Posted in CAT Inside Line, Factor & Supplier News, Garage News, News, UncategorisedComments (0)

THE FORD MUSTANG (2005-2014) S197

Ford MustangThere was a fashion for retro-styled cars at the turn of the century. For example, you’ll remember cars such as the Mini, Rover 75, Jaguar S-Type and the PT Cruiser. Perhaps the coolest looking of the lot was the 2005 model year Mustang. It was the much-needed replacement for the SN95, which was itself a re-skin of the third generation built on the ‘Fox’ platform that spanned back to 1978.

Apart from the styling, buyers loved the traditional front-engine rear-drive layout, although reviewers noted that the live axle coupled with thin interior plastics made the car feel unrefined and tiring to drive. The normally aspirated V6 or V8 engine line up felt pretty old fashioned by modern standards too.

The car wasn’t officially sold in the UK, so the majority on the roads have been imported used from the USA and other countries. Ford never made a RHD S197, although there are a few out there that have been converted, notably for the Australian market.

Strangely, it seems that the spark plugs fitted at the factory on early cars were prone to breaking on removal. The plugs in question are Motorcraft PZT 2FE featuring an unusual two- piece design. Website aa1car. com explains that the crimped lower electrode shell that becomes coated with carbon, causing it to stick in the cylinder head. Rust and corrosion on the lower plug shell can also cause it to stick. When you attempt to unscrew the plug, the lower shell can twist off and get stuck in the head. If you are going to be looking after a number of these vehicles it might be worthwhile investing in a small tool that has been developed to extract it. Snap-On produce one in the US, if you ask your local rep, they should be able to order it for you. Once you’ve got the Motorcraft plugs out, don’t refit like-for-like. Use one piece items (NGK, Denso, Bosch and Champion all produce good quality plugs that won’t break).

If you have a customer who brings you a newly- acquired V6 and complains that it is sluggish, then he is probably right, but that’s how these cars are designed. In standard form the 4.0 V6 (which is not dissimilar to the Cologne unit you might remember in the Capri) is not as sprightly as the on-paper figures suggest. Unlike earlier versions of this engine, the 4.0 is of SOHC design with a jackshaft in place of a camshaft to drive a timing chain to each cylinder head. 2011-on V6 models used the far more modern Duratec V6 engine. It is more likely that cars you encounter have a version of the venerable Ford V8. These mills are tough and straightforward to service (other than the aforementioned issue with two-piece spark plugs). However, access is a little tight.


FM part missing on stereo

FM part missing on stereo

Unusually for an American car, the sporty Mustang is often specified with five on the floor.

The gearbox is not a problem in itself, but many used examples feel loose and notchy. This is easily sorted as it is usually down to worn bushes, bent linkage etc. However, the problem is symptomatic of an example that has been thrashed: bear this in mind if you are preparing it for resale.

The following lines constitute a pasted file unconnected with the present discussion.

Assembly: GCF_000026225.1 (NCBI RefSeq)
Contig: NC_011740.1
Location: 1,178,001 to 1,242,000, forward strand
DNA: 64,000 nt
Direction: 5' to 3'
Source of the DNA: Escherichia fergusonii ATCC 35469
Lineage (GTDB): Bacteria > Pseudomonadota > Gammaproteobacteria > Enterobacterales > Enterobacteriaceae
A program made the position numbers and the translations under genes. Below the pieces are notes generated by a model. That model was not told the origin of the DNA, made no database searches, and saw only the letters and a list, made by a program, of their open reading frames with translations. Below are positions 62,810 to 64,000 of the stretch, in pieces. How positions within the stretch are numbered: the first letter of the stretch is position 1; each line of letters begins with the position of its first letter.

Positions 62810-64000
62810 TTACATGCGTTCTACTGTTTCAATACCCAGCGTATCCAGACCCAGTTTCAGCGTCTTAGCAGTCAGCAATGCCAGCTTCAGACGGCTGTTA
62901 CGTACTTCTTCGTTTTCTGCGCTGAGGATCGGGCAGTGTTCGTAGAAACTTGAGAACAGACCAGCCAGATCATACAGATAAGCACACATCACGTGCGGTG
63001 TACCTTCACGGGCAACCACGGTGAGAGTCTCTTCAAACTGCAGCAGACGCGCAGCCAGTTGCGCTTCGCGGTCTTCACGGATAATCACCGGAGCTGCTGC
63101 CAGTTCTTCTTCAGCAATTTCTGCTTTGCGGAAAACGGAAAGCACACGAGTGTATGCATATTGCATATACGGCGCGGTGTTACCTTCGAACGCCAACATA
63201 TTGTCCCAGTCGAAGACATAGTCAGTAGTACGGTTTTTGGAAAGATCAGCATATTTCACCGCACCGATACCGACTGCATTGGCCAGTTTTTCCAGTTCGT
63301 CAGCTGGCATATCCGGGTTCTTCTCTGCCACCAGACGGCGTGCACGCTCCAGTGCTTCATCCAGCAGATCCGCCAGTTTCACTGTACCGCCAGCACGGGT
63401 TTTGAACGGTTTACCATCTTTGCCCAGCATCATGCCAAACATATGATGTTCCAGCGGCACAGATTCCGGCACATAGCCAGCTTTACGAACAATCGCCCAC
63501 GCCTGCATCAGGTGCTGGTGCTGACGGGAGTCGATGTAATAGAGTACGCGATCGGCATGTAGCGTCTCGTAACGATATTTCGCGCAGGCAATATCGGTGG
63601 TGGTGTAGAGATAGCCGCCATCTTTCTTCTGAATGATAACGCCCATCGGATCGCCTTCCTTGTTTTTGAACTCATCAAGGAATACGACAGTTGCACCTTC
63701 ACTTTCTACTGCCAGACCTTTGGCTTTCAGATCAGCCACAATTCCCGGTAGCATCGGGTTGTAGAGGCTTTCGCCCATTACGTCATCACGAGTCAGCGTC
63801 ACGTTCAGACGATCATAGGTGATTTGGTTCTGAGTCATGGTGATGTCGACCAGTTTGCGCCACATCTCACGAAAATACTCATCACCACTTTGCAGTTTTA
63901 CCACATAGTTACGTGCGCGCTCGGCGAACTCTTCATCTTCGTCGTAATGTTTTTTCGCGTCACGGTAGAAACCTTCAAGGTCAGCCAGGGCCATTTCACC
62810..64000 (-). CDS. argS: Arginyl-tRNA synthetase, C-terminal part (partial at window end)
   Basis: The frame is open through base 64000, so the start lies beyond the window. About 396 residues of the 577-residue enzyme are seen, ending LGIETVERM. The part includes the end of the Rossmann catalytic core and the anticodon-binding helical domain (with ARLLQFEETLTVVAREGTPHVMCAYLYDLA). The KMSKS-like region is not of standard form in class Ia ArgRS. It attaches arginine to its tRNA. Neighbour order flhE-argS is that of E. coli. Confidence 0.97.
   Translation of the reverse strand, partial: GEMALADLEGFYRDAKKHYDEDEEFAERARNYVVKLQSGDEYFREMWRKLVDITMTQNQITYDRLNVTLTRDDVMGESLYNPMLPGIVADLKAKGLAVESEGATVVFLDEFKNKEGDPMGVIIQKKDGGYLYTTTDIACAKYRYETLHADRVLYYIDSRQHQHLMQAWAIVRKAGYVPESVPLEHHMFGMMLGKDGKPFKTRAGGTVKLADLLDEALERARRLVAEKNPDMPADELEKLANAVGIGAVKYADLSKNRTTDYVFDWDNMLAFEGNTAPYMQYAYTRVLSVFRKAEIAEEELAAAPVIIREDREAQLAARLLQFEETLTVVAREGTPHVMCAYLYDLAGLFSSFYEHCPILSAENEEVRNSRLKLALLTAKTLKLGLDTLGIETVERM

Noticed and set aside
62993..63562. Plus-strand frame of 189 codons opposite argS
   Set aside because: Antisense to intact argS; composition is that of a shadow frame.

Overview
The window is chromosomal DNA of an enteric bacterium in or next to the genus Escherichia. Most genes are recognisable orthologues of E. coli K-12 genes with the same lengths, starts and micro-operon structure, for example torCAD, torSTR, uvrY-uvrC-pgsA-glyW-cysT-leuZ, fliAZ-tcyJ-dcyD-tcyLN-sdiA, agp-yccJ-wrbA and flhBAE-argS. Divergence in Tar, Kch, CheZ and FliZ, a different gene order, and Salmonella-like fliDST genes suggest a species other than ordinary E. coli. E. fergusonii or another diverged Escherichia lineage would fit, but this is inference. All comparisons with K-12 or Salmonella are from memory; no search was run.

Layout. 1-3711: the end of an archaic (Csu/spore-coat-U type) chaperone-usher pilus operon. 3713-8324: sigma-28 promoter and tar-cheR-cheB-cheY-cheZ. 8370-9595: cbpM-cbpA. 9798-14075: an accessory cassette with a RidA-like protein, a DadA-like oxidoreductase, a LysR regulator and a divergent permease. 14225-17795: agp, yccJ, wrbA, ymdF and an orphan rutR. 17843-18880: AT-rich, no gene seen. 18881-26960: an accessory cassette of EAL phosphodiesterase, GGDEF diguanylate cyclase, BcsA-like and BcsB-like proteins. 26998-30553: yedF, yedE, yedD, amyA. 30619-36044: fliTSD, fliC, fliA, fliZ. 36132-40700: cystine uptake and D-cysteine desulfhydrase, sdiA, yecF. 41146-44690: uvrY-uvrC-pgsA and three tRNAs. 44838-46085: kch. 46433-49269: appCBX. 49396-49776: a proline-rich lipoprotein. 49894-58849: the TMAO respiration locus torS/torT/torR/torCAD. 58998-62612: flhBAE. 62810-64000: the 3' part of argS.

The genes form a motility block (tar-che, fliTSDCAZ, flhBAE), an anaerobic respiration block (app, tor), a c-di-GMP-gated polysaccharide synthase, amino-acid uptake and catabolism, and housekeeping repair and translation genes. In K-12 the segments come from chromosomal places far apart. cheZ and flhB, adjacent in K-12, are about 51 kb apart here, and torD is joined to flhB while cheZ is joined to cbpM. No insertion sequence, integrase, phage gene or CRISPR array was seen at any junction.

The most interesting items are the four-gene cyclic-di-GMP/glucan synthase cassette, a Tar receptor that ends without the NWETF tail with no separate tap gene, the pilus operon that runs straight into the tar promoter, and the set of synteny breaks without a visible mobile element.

Cart springs and a live axle were old hat when the marquee was first introduced in 1964, so it is perhaps not surprising that 40 years later Ford scored a fair amount of flak from the motoring press for continuing to use them instead of indepen


Lights need to be modified

Lights need to be modified

As with all imported LHD cars, the lights need to be converted before the car can be registered in the UK. As with most cars imported from outside of the EU, the vehicle will have needed to go through an SVA test before it can be registered. There’s a number of specialists that can help with this, but as it is always a DIY job, the results can be patchy.

Like most American cars, the S197 benefitted from various year-on- year changes, and as you might expect from Ford, the options list was as long as your arm.

Suffice it to say that 2005-2008 cars had fairly rattly interiors, where later models enjoyed a notable improvement in fit and finish. Standard stereo systems were pretty good, though most customers ticked the option of a ‘shaker’ sound system. If your customer’s goal is just to listen to the Archers, they might be disappointed as US radios only tune on ‘odd’ FM frequencies (94.3, 94.5, 94.7 etc). There’s also no RDS/TP or TA etc. As the dash supports a standard double DIN, your customer might prefer to update the head unit to a modern touchscreen model.

US-market cars are designed to be serviced every few months and don’t demand the high- performance oils that we are used to writing about. That said, the V6 and V8 in the 2005 cars are designed for a thin 5w-20 oil which can be hard to come by in the UK. Several of the Mustang owner’s forums show that many owners use a cheaper and more commonly available 5w-30.

Diode pack failure in the alternator is relatively common, and as it is not an off-the-shelf part you would be best advised to have the customer’s existing unit rebuilt. Fortunately there are a number of specialists such as Autoelectro that will be prepared to undertake this
for you.

Posted in CAT Inside LineComments (0)

JAGUAR XF (2007-2015)


Launched in 2007, the Jaguar XF was a replacement for the elderly S-type. While the
styling divided critics no-one could accuse JLR of producing another retro pastiche vehicle – indeed the car was all about modernism.

In 2008 JLR was bought out by Indian conglomerate Tata Steel Industries. a move which many commentators were sceptical about at the time, but now agree it was one of the best things to have ever happened to the company in terms of design and build quality. The result of this is that the 2007-2015 XF is a popular car in the trade, with values remaining steady after the initial drop-off.